It has been quite an exiting times ever since I opened the world of Open Source to myself back in September. However, for these entire two months I have been doing everything but starting an Open Source project. With the new tool for tracking blogs in orbit around Seneca’s open source involvement I have had a chance to contribute to the project from the very beginning of its lifetime. Hereafter I will share my experience with this process!
Pitching an idea
During one our Open Source classes at Seneca our professor David Humphrey introduced us a problem. Seneca has it’s own Centre for Development and Open Source (CDOT), and as a compound part of it acts the Planet CDOT — a collection of blog posts prepared by students, professors, and researchers at CDOT. The problem is that the current version of the website was written a really long time go, and has simply been outdated, struggling from the lack of maintenance and development. The goal is to build a new powerful and modern tool that would allow for a more comprehensive and useful usage. Alright, that sounds like a good idea!
After introducing the problem and the idea, we have had a lot of discussion around what the project should look like, what task it needs to accomplish, what platforms to support, etc. It is essential for everyone interested in the project to be able to share his vision and ideas. Nevertheless, when it comes to a group of 60 little experienced students, it is also vital to have someone to guide the discussion in the right stream.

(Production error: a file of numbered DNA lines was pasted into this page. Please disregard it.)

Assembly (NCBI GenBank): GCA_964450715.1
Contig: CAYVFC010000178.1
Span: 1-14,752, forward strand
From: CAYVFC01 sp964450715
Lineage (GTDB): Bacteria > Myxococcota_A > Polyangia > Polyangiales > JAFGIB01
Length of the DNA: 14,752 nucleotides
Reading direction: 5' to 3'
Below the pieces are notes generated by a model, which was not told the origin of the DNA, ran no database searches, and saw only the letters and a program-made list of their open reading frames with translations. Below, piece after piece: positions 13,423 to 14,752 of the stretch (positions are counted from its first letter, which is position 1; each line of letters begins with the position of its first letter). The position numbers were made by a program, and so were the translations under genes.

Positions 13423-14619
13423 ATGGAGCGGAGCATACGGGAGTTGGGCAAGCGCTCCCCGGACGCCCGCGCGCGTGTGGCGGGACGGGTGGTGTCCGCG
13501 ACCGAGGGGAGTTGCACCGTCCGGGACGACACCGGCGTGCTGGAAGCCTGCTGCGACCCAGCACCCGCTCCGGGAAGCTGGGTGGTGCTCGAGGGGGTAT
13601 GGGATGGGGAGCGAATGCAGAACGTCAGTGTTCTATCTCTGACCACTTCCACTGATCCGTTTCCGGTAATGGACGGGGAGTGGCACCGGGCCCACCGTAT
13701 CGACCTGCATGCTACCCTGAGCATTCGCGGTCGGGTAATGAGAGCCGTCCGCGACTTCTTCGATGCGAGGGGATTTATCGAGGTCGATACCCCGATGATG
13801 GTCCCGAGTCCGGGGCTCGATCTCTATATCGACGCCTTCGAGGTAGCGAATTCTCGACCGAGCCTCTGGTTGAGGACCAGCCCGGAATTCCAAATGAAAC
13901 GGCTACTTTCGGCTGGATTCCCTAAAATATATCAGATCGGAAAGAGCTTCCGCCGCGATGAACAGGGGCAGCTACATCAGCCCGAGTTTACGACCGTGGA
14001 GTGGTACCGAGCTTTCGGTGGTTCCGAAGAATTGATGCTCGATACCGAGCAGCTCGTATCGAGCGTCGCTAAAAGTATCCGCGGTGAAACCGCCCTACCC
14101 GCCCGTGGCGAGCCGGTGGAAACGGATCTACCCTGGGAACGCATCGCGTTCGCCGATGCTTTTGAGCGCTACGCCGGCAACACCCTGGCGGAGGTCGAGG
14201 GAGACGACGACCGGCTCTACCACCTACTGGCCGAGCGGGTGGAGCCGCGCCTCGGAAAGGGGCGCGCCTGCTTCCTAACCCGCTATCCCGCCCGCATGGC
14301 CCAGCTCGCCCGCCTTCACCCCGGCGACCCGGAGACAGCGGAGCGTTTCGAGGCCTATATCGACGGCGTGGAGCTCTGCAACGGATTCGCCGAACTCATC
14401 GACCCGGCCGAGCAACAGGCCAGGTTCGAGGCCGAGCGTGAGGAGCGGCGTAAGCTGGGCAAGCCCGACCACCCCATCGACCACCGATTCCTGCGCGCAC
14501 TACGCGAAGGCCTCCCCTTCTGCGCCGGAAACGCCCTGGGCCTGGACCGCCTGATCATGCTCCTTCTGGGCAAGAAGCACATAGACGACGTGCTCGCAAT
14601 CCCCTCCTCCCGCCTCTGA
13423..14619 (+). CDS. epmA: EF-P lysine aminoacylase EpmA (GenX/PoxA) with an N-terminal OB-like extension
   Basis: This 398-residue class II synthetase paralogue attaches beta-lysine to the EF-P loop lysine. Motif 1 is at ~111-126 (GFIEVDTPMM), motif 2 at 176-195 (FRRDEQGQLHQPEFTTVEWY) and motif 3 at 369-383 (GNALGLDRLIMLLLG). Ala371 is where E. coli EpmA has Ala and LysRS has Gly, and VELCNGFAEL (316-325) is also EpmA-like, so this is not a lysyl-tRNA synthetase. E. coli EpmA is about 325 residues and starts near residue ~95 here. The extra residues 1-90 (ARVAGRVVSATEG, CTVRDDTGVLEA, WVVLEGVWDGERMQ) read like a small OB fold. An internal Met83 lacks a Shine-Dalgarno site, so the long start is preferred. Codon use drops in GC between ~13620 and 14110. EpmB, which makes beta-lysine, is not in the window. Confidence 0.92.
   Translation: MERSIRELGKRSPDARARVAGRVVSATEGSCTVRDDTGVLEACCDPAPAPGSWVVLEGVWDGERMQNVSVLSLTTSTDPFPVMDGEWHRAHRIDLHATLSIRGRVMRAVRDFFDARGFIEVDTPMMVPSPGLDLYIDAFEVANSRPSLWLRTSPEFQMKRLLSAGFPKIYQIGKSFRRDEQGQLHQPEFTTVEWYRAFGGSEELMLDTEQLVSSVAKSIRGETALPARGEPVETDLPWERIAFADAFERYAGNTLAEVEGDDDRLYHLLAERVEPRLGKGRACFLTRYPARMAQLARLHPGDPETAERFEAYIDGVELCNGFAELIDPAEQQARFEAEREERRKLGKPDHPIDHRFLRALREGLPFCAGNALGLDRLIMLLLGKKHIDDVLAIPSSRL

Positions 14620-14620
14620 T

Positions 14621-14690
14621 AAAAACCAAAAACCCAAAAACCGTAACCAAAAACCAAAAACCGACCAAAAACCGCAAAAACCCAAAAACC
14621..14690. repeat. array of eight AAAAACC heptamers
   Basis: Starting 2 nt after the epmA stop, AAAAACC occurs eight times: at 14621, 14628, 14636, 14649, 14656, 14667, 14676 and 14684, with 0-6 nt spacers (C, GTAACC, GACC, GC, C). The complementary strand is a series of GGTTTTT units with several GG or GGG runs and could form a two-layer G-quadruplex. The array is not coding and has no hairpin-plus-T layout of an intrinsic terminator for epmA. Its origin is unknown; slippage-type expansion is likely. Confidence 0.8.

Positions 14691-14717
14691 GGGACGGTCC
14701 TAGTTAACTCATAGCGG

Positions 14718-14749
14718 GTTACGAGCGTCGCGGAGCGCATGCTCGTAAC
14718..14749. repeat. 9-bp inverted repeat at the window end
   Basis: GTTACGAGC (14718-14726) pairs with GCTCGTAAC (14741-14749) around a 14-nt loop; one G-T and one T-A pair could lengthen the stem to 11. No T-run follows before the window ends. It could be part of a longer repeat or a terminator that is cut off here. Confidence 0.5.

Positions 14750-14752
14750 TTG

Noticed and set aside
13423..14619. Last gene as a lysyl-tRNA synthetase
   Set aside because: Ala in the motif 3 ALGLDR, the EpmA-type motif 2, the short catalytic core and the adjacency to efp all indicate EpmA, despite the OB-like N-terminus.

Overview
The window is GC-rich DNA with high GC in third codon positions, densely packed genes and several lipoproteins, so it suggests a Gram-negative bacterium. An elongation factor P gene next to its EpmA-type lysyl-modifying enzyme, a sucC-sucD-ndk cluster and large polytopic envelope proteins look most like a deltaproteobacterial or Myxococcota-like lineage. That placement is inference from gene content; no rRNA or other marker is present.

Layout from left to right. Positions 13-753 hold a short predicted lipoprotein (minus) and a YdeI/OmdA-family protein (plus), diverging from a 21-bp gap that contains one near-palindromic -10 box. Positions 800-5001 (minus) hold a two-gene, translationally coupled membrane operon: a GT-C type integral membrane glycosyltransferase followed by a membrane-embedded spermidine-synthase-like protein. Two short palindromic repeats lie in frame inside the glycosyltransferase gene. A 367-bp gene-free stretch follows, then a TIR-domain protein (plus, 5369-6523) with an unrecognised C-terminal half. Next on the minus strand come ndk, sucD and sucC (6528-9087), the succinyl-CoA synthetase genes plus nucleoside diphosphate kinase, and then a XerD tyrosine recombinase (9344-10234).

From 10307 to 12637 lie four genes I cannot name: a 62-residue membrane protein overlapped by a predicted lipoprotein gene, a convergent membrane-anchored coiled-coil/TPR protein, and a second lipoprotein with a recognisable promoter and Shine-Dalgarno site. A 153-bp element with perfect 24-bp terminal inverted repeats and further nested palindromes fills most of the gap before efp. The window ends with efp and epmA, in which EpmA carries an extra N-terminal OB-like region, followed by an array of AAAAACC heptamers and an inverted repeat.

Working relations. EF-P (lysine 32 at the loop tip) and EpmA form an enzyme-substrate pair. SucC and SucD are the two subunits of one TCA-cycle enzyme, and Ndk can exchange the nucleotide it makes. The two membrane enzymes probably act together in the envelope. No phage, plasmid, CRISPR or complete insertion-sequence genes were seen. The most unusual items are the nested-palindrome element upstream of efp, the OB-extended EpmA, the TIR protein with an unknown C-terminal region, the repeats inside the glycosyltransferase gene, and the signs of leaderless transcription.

As a result of discussion we have come to a rough visualization of the system. It was pretty general, yet important to let everyone see the big picture. According to the draft, we were also able to identify some of the possible technical solutions for certain parts of the system. Therefore, we were ready to file them in the issues and start researching. These are some of the issues filed:
We can see that there has been a lot of discussion and work done on these things. It is really exciting to see the projects get on the track!
After having the goals set, it is really important to get things going and actually look into those. But even more important it is to constantly review the code made by other contributors and have it landing into the project. A lot of the issues filed above have happily found their PRs, and the code was landed into the main project. To date, there are 38 closed Pull Requests in about two and a half weeks — impressive!
I have also been able to put my little part in with a couple of PRs: